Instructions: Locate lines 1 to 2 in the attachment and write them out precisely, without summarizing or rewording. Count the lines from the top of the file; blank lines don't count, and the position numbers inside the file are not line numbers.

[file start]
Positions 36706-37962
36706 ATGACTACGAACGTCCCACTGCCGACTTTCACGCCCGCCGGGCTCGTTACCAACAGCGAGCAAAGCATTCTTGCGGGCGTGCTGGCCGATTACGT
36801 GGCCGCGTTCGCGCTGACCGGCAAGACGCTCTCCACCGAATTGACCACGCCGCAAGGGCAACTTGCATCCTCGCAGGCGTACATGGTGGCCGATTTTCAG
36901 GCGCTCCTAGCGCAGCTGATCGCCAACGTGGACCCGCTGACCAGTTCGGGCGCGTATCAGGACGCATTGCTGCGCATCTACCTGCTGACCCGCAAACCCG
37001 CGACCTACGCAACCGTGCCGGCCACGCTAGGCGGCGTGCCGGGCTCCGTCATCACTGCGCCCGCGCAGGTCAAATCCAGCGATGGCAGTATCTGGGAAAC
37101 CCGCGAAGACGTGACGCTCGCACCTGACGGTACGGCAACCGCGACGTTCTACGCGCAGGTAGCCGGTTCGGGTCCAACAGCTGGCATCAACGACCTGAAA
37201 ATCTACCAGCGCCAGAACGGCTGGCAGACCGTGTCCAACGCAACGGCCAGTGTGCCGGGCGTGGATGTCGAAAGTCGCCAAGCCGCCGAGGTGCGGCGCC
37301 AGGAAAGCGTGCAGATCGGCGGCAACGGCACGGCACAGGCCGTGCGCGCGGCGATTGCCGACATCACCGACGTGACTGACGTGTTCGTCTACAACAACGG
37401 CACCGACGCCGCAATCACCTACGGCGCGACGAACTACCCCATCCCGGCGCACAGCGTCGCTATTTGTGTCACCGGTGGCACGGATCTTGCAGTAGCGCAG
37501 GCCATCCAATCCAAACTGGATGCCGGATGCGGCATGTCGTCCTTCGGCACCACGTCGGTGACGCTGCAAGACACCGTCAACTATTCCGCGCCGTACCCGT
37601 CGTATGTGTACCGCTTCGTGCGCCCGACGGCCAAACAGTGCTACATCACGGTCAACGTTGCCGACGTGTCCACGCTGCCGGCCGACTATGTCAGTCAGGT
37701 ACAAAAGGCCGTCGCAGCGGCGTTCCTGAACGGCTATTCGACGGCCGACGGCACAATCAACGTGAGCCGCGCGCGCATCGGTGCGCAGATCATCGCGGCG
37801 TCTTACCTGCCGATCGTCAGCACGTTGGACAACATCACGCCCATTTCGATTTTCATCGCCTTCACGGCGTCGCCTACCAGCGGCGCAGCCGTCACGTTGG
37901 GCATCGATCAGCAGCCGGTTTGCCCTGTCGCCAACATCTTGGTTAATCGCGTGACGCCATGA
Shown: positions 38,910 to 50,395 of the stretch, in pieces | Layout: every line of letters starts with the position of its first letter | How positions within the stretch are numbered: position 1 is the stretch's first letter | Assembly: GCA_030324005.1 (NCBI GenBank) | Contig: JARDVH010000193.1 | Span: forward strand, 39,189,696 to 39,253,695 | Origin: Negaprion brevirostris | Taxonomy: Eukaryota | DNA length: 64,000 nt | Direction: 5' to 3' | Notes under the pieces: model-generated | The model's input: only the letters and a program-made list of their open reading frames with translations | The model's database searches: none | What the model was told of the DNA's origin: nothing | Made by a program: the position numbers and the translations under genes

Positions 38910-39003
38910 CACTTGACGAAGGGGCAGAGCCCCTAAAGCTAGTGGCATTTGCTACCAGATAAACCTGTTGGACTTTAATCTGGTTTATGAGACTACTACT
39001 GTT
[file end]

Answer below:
Positions 36706-37962
36706 ATGACTACGAACGTCCCACTGCCGACTTTCACGCCCGCCGGGCTCGTTACCAACAGCGAGCAAAGCATTCTTGCGGGCGTGCTGGCCGATTACGT